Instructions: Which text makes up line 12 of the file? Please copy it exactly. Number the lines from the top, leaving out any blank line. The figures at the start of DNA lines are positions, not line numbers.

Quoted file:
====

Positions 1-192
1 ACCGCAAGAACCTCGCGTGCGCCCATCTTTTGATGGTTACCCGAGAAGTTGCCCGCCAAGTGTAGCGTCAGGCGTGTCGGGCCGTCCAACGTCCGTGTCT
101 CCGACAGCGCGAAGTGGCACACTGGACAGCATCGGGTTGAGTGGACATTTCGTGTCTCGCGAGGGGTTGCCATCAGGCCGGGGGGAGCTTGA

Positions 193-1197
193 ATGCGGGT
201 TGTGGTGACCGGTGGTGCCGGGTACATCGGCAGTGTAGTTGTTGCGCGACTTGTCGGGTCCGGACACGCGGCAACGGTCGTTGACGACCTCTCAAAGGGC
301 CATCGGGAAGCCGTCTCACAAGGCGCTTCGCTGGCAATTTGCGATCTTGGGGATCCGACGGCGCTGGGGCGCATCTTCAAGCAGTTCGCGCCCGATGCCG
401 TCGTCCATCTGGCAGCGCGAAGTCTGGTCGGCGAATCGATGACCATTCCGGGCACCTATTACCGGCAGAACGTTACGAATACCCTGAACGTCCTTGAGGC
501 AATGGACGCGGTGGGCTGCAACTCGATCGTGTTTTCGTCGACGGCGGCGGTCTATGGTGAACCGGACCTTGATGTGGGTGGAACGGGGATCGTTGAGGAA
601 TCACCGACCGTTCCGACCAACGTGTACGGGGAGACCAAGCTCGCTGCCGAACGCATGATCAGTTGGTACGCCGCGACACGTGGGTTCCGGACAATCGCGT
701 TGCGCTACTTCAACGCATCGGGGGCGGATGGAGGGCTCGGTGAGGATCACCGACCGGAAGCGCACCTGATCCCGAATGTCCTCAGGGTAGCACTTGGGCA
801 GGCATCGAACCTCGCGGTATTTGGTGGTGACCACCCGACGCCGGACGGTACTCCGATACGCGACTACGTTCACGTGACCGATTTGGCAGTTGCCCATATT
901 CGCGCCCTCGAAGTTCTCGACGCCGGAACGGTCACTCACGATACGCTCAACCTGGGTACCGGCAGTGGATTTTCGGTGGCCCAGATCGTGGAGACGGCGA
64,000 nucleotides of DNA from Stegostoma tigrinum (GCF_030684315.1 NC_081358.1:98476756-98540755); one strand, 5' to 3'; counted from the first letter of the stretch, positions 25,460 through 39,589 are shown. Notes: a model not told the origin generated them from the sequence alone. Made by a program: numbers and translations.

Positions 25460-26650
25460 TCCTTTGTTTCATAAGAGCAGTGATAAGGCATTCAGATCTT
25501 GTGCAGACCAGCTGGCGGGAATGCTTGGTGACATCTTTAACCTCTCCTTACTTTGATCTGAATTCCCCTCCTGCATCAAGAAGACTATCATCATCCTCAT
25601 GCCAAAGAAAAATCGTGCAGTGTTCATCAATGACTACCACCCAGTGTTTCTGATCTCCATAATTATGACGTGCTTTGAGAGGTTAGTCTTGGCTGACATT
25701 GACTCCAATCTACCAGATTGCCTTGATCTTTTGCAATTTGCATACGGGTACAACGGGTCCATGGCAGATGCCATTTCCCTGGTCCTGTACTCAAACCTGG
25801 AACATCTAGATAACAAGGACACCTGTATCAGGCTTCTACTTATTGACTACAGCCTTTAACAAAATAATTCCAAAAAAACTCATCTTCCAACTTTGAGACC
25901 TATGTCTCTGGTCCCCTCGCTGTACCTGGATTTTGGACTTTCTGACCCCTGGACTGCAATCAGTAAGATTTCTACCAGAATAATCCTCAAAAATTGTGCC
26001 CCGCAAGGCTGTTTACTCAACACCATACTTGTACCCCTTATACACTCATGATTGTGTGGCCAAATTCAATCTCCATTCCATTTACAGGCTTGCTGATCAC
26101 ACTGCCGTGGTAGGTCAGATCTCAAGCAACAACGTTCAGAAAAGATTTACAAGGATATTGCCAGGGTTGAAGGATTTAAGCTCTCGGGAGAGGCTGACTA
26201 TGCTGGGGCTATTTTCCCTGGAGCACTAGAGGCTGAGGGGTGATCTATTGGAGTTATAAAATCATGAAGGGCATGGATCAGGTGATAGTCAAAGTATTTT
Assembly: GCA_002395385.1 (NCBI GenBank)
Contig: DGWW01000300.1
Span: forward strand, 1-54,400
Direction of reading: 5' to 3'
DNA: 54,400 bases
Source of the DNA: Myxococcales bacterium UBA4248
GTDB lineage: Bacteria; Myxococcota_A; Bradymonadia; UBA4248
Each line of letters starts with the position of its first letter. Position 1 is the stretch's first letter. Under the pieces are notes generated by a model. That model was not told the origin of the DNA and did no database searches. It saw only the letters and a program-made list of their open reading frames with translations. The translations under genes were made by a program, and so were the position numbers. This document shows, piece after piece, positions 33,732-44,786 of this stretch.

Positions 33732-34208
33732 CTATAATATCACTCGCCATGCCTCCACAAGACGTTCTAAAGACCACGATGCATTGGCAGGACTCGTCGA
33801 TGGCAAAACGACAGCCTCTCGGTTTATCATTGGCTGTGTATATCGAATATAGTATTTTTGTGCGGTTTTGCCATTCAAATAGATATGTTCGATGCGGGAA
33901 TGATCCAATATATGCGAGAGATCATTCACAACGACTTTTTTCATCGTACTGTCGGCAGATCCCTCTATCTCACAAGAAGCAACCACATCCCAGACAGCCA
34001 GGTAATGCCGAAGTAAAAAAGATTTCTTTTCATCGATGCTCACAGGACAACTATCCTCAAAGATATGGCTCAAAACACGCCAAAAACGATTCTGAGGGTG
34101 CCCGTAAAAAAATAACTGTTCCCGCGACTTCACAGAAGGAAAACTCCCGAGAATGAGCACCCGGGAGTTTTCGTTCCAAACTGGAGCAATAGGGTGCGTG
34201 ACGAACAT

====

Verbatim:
801 GGCATCGAACCTCGCGGTATTTGGTGGTGACCACCCGACGCCGGACGGTACTCCGATACGCGACTACGTTCACGTGACCGATTTGGCAGTTGCCCATATT